What is an independent trustee?

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What is an independent trustee? I have heard the term before, but not really thought about what it means until now, as I have to write an assignment on the topic.

I have done some research into the term and the key points I have gathered are these:

An independent trustee is a professional with a complete pensions focus. Most independent trustees have previous experience of working in the financial industry and are often former actuaries, lawyers, investment managers or investment consultants, so have the benefit of experience which they can bring to a pension scheme (DB, DC and hybrid), along with a truly independent viewpoint, making them able to contribute to trustee discussions  and make better quality decisions that focus on the best outcomes for members.

Sounds good so far, so what does an Independent trustee do? Turns out, they do quite a few things, a couple of examples are:

They oversee the management of ever increasingly complex pension schemes. Pension schemes now have to deal with a variety of issues such as new regulation, greater diversity of investment products and scheme deficits, which can be very time consuming and can/do present conflicts of interest for lay trustees.

One of the benefits of hiring an independent trustee is that their experience and knowledge means that they can confidently approach/challenge external consultants and equally they can help to manage conflicts of interest within a company, for example, a finance director who is also a trustee has to make decisions regarding deficit funding and employer contributions which lead to conflicts of interest with the employer, can instead be passed to the independent trustee to tackle.

Independent trustees also look to work with trustee boards to review the governance (governance is making sure a company’s operational processes are robust and responsible) of the pension scheme and suggest changes that will either improve existing operations or make them more efficient and cost-effective.

However, there are lots of other types of work that independent trustees do, for example, they can be the Chair of Trustees, help with DC Governance, Pension or Sole Trusteeship, give Investment Committee Support and there are also other Governance roles. Check out www.bestrustees.co.uk for details on each of these services and further information on independent trustees.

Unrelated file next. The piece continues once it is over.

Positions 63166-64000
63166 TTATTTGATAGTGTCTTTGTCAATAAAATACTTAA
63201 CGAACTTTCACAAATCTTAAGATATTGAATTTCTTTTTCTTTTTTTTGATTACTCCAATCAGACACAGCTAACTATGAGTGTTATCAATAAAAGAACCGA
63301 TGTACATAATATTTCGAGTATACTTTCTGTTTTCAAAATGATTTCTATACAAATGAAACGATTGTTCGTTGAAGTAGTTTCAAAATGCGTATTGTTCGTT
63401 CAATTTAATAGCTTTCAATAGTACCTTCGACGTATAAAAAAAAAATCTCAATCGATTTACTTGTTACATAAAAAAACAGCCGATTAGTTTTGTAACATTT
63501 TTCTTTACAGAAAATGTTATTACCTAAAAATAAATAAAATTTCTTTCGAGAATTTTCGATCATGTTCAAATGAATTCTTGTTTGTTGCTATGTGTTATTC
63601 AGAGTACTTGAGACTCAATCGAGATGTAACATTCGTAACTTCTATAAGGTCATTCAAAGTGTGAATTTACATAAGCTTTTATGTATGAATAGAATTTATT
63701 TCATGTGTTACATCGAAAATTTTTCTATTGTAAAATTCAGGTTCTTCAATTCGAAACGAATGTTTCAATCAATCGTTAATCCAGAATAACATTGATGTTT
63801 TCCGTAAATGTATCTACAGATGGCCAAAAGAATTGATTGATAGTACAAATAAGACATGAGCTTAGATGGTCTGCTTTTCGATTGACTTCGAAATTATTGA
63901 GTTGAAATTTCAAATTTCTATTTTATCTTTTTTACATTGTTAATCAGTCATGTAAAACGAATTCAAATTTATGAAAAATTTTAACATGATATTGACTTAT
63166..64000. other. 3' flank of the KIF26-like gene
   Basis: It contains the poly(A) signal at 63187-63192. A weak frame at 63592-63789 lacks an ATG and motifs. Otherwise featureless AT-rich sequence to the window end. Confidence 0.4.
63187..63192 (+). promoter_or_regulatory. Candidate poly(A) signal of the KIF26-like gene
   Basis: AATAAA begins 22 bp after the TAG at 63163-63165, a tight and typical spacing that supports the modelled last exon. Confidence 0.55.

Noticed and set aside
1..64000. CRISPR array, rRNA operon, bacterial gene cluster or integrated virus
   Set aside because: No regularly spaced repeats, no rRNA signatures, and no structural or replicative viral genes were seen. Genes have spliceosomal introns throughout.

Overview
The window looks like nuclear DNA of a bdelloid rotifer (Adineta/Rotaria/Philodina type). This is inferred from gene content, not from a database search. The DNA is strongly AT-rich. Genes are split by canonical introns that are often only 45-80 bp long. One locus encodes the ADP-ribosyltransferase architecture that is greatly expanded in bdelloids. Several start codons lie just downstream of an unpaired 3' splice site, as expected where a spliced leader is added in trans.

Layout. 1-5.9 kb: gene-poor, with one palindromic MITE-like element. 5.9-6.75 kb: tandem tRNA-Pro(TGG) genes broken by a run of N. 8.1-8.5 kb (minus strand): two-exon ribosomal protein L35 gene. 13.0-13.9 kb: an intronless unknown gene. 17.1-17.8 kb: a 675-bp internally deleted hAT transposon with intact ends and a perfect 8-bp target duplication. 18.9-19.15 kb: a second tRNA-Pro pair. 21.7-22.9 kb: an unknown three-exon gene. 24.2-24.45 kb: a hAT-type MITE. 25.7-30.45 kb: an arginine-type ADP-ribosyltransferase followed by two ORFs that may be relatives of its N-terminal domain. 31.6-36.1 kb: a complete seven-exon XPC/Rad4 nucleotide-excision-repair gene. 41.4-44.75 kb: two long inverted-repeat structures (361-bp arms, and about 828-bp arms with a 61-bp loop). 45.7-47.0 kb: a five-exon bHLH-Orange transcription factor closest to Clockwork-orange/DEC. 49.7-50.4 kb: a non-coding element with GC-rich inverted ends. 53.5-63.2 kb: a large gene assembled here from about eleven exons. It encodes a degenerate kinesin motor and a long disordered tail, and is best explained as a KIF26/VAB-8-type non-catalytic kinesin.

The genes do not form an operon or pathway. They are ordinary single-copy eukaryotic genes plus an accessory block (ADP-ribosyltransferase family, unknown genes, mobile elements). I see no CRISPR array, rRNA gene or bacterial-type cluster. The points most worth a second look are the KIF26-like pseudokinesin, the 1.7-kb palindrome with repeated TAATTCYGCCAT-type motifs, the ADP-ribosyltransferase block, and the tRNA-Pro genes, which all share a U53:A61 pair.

Marketing hmmm…

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I was reading an article the other day discussing the differences between in-house marketing teams and marketing companies. Many large companies tend to have their own marketing teams, whereas smaller companies may have one or two people that are tasked with looking after marketing.

In-house marketing teams (typically) know their company and its business and associated products/services very well and focus on marketing them in the most appropriate way for maximum exposure and audience reach. However, in both large and small companies, there is sometimes a need for an external marketing company to assist with marketing projects, as a company may need specialist expertise in certain areas such as brand identity, marketing plans, company collateral, integrated campaigns, websites, digital and social media (to name a few) or may simply want to outsource a particular project.

Typically there are a few ways marketing companies work with businesses. For example an company would partner with a company on a project, or if required they can become part of the in-house marketing team to drive projects forward with the benefit of being able to communicate directly with the in-house team.

There are specific marketing companies for various fields, for instance in the financial services industry there are several companies that specialise in corporate marketing. HT Financial Marketing is one such company – their website says they have several years experience in the industry and can add value to your business. Sounds good and I can see why a marketing company can be an asset to in-house marketing teams.

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Hedge funds

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Hedge funds, I mean what are they? You read about on the news and in the papers all the time, and I’ve now got to write an assignment on them.

Met up with my mate in the pub, he is studying economics and explained it over a pint. Apparently, hedge funds can invest in anything around the world, stocks, fixed income (bonds), currencies, options, futures, exotic derivatives and other things. They are less regulated than other investments, making them more risky but potentially more rewarding. . They are made available only to certain investors and not the general public. Hedge funds seek positive absolute returns, so a positive return for the fund in both up and down markets.

Loads of people have invested in hedge funds and have made a mint. But, all still sounds a bit complicated to me. Examples of Hedge Funds: Markham Rae & Man.

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